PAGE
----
The process of developing this system has been as collaborative as the solution it promotes. Representatives from California’s State Board of Education, parent training and information centers, and numerous other stakeholder groups have taken a central role in advising and directing an effort that has resulted in a plan for “systems change that is designed to provide LEA [local education agency, or school district] and school improvement teams with the knowledge and technical expertise they need to develop a thorough understanding of problems, issues, and concerns in their schools, and what needs to be done to address them.”2
The reason for this particular focus is simple. In 2004, the Individuals with Disabilities Education Act charged states with finding remedies for disproportionality. The SPP-TA plan constitutes California’s remedy. But school improvement is like the proverbial thread on a sweater—you start pulling on one small section only to find the entire garment affected. Knowing this, the national experts who helped to design the plan called for a comprehensive approach that supports the improvement of the entire system. When fully applied, this approach is capable of addressing any systemic deficiency; and, conversely, any deficiency that is addressed using this approach will have a positive effect on the entire system.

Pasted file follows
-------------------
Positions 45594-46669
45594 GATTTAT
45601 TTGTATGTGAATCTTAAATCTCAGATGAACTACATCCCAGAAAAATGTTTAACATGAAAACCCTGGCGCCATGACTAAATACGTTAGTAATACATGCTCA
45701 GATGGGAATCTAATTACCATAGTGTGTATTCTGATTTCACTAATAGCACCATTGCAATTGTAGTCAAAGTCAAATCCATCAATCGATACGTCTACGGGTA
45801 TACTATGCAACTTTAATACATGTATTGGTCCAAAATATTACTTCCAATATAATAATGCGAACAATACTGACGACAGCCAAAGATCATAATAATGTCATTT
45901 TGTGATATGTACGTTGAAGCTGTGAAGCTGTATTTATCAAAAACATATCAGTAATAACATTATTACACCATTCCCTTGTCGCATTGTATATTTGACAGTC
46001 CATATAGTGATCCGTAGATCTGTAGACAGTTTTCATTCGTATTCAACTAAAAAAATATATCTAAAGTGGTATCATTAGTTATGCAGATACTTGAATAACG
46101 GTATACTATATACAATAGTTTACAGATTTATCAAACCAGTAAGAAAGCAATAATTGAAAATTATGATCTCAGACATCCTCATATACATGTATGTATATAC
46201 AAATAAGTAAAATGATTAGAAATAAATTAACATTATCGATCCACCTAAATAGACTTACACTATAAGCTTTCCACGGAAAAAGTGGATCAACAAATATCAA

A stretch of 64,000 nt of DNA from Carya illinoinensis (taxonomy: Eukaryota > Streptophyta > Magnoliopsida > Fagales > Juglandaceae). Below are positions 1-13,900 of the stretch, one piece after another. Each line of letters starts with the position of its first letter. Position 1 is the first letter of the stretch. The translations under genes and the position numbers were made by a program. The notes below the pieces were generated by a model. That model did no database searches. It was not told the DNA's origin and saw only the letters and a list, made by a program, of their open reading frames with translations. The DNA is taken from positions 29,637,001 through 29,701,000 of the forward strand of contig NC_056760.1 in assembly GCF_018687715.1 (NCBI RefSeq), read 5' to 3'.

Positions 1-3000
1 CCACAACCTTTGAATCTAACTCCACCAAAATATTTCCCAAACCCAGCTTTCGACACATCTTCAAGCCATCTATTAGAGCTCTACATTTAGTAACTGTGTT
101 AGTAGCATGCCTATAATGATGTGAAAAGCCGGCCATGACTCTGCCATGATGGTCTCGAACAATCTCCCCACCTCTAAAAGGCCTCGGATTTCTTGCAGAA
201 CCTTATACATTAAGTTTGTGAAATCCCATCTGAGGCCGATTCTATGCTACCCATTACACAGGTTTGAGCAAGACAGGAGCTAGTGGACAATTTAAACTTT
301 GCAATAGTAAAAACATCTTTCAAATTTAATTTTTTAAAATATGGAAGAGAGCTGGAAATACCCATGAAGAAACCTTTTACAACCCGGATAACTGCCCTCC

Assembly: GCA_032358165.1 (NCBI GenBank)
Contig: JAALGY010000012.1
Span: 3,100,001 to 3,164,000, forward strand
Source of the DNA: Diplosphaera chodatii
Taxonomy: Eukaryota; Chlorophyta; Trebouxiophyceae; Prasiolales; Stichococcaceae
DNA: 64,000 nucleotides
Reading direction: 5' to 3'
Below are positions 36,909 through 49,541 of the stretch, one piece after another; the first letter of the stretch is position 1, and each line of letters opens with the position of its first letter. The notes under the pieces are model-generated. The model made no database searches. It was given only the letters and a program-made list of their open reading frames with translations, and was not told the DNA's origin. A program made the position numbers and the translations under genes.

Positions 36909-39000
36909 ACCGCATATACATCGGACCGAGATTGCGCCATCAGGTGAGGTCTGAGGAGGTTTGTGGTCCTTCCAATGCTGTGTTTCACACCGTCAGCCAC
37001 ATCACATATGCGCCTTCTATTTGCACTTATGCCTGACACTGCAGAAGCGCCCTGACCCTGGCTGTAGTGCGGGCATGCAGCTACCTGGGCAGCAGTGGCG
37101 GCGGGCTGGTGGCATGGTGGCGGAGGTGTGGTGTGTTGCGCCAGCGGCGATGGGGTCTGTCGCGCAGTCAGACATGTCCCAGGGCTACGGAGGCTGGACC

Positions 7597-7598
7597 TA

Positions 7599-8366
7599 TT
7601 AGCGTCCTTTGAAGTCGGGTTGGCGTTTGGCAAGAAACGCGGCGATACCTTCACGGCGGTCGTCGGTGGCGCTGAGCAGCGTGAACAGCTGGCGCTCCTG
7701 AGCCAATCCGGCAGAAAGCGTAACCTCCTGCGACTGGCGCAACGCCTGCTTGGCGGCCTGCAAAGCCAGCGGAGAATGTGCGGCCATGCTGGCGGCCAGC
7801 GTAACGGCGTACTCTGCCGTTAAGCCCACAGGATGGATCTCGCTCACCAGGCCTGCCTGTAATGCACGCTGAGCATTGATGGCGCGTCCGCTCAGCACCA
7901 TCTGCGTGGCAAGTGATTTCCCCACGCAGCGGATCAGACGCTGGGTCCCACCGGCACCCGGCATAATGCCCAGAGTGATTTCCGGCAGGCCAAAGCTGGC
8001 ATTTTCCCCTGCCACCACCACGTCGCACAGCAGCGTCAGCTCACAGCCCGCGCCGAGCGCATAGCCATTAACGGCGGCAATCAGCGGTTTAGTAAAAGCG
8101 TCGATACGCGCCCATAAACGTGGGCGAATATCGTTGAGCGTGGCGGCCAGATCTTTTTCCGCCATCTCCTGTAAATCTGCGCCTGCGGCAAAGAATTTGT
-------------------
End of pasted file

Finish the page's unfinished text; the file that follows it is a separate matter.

Special education and the numerous programs funded under the Elementary and Secondary Education Act (ESEA) target the learning needs of students. Although special education funding focuses at the student level while many ESEA programs focus at the school and district levels, local collaborations can help bridge sometimes isolated categorical program activities. And diminishing dollars are encouraging districts and schools to find creative ways to work around roadblocks to leverage funds.